SMACCGOLD 2014 on the Gold Coast was like punk rock. Subversive, political, honest, rough at the edges and committed to thrashing out the issues that matter. Ironically, on further reflection, the second installation of Social Media and Critical Care Conference struck me as having parallels with one of my favourite speakers of the program, Deniz Tek himself – older and wiser than the Radio Birdman days, more accessible to the mainstream, less likely to punch you for disagreeing, but still able to excite, destroy unfounded dogma and put on a world class show.
Punk rock was there in spades. But I’m going to leave others to write about Weingart, Levitan and Reid, the top billing rockstars and I’m going to try and give feeling to my experience of SMACCGOLD.
The conference, for me, began on Monday night, the eve of the pre-conference workshops, sitting at what would become the unofficial SMACC Bar, having a beer with Tamara Hills (see 17 Minutes – deserved winner of the PK Talk). We were reflecting on the past twelve months since we had last met, when the bar began to fill up. As it filled we realised we “knew” these people, many of them in fact. Known from tiny little profile pictures. I had been discussing my quandary with Tamara, ‘how familiar should you be when you have not really met these people?’ I didn’t have to wait terribly long to find out. I was approached and greeted by a large smile and a proclamation of ‘You get a HUG!’ So… thanks for dispelling my concerns Natalie (@_NMay). This is what is great about SMACC. I proceeded over the next few days to build genuine friendships with people I had only held sub 140 character interactions with previously. I met many more people, some who will be great professional colleagues over distance and others that will be genuine friends.
Tuesday morning began with an open invite group run, organised the evening before via Twitter. Another great opportunity to meet like minded people from around the globe, but, instead I mainly ran with Roger and Cliff and my mind is certainly not comparable. It was here though that I met Damian Rowland, paediatrician, researcher, education maestro and NHS Change Day Co-Founder (@Damian_Roland). To add to that illustrious list, he can now claim to be the only man for whom I have taken my shirt off to be filmed by a room full of people. Another example of the power of social media and another person I would call a real friend after four short days.
I will write a separate post on the Education Workshop, but needless to say, anything Chris Nickson touches turns to GOLD so it was pretty awesome (Grilled My Corn).
My approach for managing the challenge of four equally brilliant concurrent sessions with clashes of massive proportions, was to generally avoid the main arena (as I know these were all being filmed) and head to areas of particular knowledge weakness or curiosity. This yielded some of the most powerful experiences I have ever had in an audience. Hands down, my favourite session of the Conference was the Paediatrics session on Day 3. A little tired and emotional (post conference dinner shenanigans( and missing my kids, I pitched up to a session on Paediatrics, ready to learn, but largely to see Natalie present (much anticipated text free slides) and also watch Greg Kelly, Gold Coast Intensivist and Westmead Palliative Physician as he had said a number of things that resonated with me in the End of Life plenary on day 2. Man was I blown away. Both Natalie and Greg were playing to a packed audience, standing room only (check out Vine Clip of packed house). I learned a great deal from Natalie on tips and tricks for looking after sick kids, but it was more than that. The care and compassion that was emphasised, it was evident that there was more than just an excellent clinician on stage. Then, the surprise packet, Greg Kelly, hands down my favourite talk and ensuing Q&A of the entire conference. I was in tears. Greg traversed his experiences and advice for caring for the dying child.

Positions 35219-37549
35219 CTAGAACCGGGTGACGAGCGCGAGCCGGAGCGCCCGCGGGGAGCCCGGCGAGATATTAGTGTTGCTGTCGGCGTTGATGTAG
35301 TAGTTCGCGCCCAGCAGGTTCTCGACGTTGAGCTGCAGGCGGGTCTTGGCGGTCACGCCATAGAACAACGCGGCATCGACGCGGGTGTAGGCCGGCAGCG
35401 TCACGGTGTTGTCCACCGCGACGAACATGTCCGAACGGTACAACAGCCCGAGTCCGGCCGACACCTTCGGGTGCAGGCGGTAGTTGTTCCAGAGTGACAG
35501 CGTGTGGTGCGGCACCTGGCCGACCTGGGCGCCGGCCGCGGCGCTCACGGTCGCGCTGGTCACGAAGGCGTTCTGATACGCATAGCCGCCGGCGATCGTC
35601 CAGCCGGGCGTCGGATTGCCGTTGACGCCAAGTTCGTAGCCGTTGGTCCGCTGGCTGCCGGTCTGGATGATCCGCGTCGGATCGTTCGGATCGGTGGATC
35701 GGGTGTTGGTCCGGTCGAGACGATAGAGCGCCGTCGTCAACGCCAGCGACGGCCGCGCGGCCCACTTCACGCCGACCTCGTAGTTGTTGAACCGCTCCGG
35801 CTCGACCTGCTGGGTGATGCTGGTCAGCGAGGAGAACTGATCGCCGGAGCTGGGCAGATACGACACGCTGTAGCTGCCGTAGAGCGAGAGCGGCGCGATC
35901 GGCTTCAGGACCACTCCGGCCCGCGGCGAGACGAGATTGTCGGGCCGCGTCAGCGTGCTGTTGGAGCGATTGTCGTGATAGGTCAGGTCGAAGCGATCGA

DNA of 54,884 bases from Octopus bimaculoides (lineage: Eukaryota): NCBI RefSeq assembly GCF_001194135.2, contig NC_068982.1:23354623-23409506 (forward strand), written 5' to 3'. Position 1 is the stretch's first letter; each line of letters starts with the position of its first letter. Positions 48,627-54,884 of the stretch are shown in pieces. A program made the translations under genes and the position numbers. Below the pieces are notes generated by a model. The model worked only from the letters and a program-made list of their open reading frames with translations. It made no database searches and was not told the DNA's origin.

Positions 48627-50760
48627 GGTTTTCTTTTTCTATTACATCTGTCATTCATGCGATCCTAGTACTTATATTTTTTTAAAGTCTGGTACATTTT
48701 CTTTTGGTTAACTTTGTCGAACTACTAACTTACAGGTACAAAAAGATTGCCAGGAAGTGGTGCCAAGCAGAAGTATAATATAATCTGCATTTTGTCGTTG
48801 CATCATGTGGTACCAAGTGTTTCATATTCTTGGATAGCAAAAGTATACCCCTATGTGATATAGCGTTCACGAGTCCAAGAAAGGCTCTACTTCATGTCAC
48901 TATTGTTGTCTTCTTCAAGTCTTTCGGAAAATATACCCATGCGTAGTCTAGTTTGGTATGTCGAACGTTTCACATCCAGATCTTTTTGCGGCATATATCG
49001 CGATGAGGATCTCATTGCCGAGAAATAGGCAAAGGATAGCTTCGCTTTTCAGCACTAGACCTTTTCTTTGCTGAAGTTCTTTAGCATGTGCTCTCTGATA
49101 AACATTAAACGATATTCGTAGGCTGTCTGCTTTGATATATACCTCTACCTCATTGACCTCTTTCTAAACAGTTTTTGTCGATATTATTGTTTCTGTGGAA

Greg urged us to:
1. See clearly – Benefits vs. Burdens not Withdrawal vs. Everything),
2. Discuss compassionately & honestly, allowing families to make loving decisions,
3. Act confidently. Know death and commit to spending at least 15 minutes in the room with dying patients to understand what death looks and feels like.
I have Storified the tweets from Greg’s talk and they are well worth a read (When Children Die)
If nothing at all else this session made me realise how lucky I am.
So, my experience of SMACCGOLD was dramatically different in comparison to SMACC 2013. I don’t know how much of this was me and the point I find myself in life, work, family and self and how much is actually because of skilfully and elegantly crafted conference program with amazing speakers (I suspect quite a portion of both). I don’t think comparisons between last year and this year or SMACC and other conferences are particularly beneficial. What I will say that my three take home from SMACCGOLD 2014 are:
- A brilliant speaker, is brilliant regardless of profession
- Critical care is about people and their ability to think and appraise the information at hand critically
- Close to half of what we do now is wrong, but keep acting on the best and most plausible evidence to hand
In closing this post, I wanted to give the last words of acknowledgement to Greg Kelly. When asked an excellent question by an audience member as to advice on tips for dealing with the sudden and unexpected death of a child, Greg replied ‘Come to work as a human, remember that the patients and families you are dealing with a humans and everyone is doing the best they can’.